There ought to be a law.
Commentary by Ted Rall
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America has lots of leftists. Forty percent of voters say that they would prefer to live in a socialist country than a capitalist one.
Nothing, leading Democrats say, matters more than beating Donald Trump. 2020, they argue, is the most important election of our lifetimes (OK, they always say that).
In 1991, demographers Neil Howe and William Strauss published their awkwardly titled tome "13th Gen," about Generation X -- the Americans born between 1961 and 1981. If Xers had paid attention, they would have committed suicide.
The New York Times Repeatedly Called a Famous Cartoonist an Anti-Semite -- and Didn't Ask Him for Comment By Ted Rall
Earlier this year, Portuguese cartoonist António Moreira Antunes drew one of the most controversial political cartoons in history. His cartoon about U.S.-Israeli relations sparked so much controversy that The New York Times, whose international edition published it in April, decided to fire its two staff cartoonists, neither of whom had anything to do with it. Then the Times permanently banned all editorial cartooning.
The political left, center and right do share something in common in today's polarized America: We're all in denial.
History, they say, doesn't so much repeat. It rhymes.
Let's talk about fraud: "A person or thing intended to deceive others, typically by unjustifiably claiming or being credited with accomplishments or qualities," Lexico dictionary calls it.
There is no other way to say it: It was a political assassination.
Osama bin Laden was unarmed. SEALs captured him alive. Following brazenly illegal orders from Washington, they executed him. "The (Obama) administration had made clear to the military's clandestine Joint Special Operations Command that it wanted bin Laden dead," The Atlantic reported on May 4, 2011.
Bernie's Plan to Address the Retirement Crisis: Good It Exists, But Not Nearly Enough to Solve the Problem By Ted Rall
Two weeks ago, Bernie Sanders announced his "right to a secure retirement" plan. The media didn't notice, the voters didn't care, and no one's talking about it. But the problem is huge and about to get huger. And the government isn't doing jack.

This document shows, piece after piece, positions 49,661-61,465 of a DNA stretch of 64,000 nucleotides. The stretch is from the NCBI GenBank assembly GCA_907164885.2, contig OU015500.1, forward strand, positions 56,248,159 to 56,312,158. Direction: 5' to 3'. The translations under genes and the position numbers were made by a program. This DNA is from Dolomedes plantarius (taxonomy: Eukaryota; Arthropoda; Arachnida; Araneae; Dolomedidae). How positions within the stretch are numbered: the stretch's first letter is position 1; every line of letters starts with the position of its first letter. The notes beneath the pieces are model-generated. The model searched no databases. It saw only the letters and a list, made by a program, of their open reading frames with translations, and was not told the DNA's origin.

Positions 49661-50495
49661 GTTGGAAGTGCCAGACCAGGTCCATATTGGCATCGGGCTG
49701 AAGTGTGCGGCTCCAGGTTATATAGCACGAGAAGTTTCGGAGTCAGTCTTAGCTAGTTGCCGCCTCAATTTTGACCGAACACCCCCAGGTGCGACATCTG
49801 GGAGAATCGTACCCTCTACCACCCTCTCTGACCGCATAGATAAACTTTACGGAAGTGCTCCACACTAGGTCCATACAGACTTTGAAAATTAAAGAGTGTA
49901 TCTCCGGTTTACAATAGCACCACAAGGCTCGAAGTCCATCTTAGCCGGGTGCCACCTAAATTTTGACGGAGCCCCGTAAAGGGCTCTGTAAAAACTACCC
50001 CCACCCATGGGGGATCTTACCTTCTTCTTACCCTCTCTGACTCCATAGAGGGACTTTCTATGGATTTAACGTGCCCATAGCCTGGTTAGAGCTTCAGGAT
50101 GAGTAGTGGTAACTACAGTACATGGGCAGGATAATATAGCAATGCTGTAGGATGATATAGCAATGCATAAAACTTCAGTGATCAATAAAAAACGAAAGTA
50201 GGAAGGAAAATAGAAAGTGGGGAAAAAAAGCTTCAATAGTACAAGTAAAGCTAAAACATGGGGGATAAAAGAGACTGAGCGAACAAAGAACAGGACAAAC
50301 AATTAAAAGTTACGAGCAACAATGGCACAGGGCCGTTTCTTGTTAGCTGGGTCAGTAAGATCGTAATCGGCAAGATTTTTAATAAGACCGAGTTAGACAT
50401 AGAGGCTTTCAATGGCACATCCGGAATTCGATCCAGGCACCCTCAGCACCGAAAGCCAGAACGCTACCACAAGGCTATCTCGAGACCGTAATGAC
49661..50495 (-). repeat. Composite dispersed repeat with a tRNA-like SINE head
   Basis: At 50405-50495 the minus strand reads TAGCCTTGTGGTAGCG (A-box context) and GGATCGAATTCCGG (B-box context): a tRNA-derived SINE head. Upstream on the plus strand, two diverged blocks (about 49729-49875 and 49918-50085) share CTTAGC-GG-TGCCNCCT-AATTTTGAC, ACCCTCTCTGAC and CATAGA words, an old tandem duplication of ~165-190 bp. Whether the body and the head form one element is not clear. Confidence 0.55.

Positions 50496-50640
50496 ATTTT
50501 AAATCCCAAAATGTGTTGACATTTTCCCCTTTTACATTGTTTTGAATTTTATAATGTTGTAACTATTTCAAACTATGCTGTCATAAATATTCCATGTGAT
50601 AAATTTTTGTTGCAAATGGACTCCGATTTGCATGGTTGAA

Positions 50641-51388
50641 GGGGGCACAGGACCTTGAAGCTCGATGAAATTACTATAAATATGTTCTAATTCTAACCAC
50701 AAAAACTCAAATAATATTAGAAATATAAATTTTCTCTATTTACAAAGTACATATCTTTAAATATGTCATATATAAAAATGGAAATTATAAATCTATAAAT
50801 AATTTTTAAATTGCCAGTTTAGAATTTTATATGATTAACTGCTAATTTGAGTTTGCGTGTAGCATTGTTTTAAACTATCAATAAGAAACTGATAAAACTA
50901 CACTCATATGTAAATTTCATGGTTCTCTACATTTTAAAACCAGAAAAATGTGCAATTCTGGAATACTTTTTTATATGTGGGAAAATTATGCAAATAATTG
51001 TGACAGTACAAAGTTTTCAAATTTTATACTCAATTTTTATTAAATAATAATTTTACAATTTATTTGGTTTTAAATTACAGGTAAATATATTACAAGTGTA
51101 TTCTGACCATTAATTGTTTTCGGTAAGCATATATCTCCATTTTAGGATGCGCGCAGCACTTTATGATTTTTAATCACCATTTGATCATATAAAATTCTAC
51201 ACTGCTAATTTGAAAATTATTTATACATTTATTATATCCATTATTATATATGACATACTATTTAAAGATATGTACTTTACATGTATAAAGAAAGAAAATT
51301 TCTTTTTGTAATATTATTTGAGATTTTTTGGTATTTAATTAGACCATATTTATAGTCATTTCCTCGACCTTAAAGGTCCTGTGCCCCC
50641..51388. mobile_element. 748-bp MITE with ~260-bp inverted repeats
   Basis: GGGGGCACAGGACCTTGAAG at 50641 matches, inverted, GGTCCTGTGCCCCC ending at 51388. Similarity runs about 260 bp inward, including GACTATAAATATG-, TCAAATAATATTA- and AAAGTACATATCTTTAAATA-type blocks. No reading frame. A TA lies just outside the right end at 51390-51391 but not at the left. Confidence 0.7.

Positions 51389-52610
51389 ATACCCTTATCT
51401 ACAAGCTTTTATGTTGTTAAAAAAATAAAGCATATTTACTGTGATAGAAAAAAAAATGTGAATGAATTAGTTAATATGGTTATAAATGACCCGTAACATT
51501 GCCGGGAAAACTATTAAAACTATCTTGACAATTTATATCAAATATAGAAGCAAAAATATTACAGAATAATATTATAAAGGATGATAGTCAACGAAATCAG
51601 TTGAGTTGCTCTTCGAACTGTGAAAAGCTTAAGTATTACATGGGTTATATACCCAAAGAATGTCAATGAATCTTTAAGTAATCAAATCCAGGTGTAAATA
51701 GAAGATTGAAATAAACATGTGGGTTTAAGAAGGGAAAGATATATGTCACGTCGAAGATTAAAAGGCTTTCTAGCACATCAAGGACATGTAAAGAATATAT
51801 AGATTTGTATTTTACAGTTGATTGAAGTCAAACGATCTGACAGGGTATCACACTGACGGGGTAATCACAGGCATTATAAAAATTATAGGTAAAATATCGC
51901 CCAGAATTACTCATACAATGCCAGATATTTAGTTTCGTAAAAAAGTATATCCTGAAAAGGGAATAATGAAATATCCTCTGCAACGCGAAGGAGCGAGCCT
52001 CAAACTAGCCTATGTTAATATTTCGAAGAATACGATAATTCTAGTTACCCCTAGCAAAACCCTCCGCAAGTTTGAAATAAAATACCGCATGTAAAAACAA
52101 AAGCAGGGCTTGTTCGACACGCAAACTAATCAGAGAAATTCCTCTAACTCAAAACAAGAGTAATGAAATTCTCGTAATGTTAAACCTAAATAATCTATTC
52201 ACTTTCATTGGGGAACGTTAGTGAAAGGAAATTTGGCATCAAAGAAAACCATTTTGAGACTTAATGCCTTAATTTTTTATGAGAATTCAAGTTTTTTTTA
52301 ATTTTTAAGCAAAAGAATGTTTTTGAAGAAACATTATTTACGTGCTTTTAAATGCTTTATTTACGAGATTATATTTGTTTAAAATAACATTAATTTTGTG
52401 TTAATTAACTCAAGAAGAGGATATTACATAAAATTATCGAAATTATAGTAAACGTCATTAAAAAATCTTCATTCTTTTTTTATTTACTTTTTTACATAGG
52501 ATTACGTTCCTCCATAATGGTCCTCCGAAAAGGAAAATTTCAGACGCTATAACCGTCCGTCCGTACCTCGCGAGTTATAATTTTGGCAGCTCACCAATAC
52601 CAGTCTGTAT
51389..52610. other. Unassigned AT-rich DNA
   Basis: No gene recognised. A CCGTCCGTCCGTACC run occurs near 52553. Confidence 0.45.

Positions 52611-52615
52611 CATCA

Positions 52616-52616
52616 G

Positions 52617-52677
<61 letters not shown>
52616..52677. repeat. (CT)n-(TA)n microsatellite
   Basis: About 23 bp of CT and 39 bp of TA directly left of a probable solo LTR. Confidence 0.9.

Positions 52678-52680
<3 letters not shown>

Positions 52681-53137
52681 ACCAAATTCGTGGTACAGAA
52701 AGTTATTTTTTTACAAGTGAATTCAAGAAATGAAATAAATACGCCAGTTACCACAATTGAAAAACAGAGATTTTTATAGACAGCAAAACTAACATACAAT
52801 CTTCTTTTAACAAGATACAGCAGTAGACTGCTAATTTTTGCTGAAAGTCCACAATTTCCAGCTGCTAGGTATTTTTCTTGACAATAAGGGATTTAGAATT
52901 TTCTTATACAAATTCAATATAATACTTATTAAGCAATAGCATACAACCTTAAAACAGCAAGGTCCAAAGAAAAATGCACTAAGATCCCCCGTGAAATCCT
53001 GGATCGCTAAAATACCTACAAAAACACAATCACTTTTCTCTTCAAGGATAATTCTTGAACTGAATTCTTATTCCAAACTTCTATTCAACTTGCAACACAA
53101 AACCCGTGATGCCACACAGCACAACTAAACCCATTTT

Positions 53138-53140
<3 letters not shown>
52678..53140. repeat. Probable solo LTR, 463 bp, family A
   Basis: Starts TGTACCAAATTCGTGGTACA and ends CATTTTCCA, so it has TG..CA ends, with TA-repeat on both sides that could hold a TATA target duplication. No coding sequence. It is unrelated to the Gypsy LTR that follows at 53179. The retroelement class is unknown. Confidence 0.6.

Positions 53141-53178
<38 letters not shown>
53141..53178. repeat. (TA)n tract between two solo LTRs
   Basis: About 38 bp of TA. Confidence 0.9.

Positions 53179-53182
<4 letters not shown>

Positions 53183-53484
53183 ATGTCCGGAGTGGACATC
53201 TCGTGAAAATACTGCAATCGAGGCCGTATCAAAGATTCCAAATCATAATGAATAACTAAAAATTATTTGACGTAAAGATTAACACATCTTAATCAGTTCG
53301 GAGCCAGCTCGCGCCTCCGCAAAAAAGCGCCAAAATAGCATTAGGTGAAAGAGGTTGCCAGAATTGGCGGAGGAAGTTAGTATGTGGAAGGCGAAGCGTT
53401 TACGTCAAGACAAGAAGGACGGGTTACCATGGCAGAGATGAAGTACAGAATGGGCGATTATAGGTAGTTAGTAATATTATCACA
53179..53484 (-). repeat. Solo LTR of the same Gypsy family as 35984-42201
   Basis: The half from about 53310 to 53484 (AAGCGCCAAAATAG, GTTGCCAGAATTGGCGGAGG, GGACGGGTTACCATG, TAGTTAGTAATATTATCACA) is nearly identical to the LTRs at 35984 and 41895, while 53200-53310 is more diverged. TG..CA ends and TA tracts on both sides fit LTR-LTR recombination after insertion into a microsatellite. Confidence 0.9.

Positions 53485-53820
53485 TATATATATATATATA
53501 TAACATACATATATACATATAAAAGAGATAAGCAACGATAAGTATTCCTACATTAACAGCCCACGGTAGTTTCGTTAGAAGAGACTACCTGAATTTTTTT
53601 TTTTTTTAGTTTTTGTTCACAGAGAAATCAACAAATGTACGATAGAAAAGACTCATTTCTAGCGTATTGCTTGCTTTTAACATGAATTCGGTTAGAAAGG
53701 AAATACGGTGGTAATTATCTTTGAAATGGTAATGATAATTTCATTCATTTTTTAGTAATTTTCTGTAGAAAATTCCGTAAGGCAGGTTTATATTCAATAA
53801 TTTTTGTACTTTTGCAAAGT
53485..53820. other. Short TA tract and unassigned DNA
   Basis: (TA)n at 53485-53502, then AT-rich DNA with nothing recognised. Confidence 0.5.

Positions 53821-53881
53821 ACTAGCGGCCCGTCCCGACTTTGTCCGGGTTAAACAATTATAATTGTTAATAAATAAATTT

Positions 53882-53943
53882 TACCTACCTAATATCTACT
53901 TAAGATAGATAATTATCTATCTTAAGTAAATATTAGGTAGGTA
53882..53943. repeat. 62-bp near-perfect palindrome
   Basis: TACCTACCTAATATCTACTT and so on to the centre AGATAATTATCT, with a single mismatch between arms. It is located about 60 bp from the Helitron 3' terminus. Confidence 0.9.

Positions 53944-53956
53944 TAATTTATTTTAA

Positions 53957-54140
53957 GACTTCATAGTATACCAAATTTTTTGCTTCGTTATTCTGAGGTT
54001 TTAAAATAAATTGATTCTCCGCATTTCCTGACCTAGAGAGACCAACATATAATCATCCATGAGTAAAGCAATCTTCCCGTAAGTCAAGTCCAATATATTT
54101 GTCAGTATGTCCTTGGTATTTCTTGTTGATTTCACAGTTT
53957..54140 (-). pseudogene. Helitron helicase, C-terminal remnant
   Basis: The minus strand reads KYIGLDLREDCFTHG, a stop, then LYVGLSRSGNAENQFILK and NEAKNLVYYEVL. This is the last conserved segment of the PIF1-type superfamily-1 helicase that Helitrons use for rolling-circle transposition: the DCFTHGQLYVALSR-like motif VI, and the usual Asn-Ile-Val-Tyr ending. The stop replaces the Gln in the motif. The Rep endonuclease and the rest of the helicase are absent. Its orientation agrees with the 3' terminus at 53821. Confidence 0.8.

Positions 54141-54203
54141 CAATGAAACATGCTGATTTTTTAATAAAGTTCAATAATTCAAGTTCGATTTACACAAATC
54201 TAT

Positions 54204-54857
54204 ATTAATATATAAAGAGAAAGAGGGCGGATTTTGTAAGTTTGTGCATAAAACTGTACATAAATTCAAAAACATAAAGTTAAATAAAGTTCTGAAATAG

Strictly speaking, Nancy Pelosi is right. Led by Alexandria Ocasio-Cortez of New York, the four Congressional freshmen known as the Squad are, by Beltway standards, relatively powerless -- just four votes, as the speaker said. They chair no committees and head no broad coalitions that can be counted upon to cast yeas and nays at their command.
How should the Democratic Party resolve its civil conflict between progressives and centrists? Society has a simple rule. When an argument gets out of control, it's up to the side with the most money, power and social standing to extend an olive branch.
Living as they do in a bipolar political world where politics consists of Democrats and Republicans and no other ideology is real, media corporations in the United States use "left," "liberal" and "Democrat" as synonyms. This is obviously wrong and clearly untrue -- Democrats are a party, leftism and liberalism are ideologies, and Democratic politics are frequently neither left nor liberal but far right -- but as Orwell observed, after you hear a lie repeated enough times, you begin to question what you know to be true rather than the untruth.
A century ago, newspapers employed more than 2,000 full-time editorial cartoonists. Today, there are fewer than 25. In the United States, political cartooning as we know it is dead. If you draw them for a living and you have any brains, you're working in a different field or looking for an exit.
Eventually, tech theorist Clay Shirky has argued, so many people will have nude photos on the internet that there will be no shame in one of them being yours. Privacy will no longer be necessary. It will be a halcyon time for politicians: No matter how much dirt your enemies dig up, none of it will stick, because having done bad things and making stupid mistakes will be considered normative.
Supporters of center-right Democrats such as Cory Booker and Kamala Harris have a response to left progressives who criticize their candidates for cozying up to Wall Street banks and trying to execute innocent men: Stop with the purity tests!
British goon cops acting at the request of the United States government entered Ecuador's embassy in London, dragged out WikiLeaks founder Julian Assange and prepared to ship him across the pond. After this event last month, most of the mainstream media reacted with spiteful glee about Assange's predicament and relief that the Department of Justice had exercised self-restraint in its choice of charges.
As one of the few pundits who correctly called the 2016 election for Donald Trump, it would be wise to rest on my laurels rather than risk another prediction, one that might turn out wrong.
Journalism is in trouble. Writers of articles pointing this out typically argue that this is really bad for democracy or America or whatever. Anyone who disagrees is too stupid to read this, so I won't bother to repeat this obviousness. Such writers also point out contemporaneous evidence of the media apocalypse; here are the three I came across this week:
Throughout 2016, the presidential candidates who were not Donald Trump complained to Jeffrey Zucker.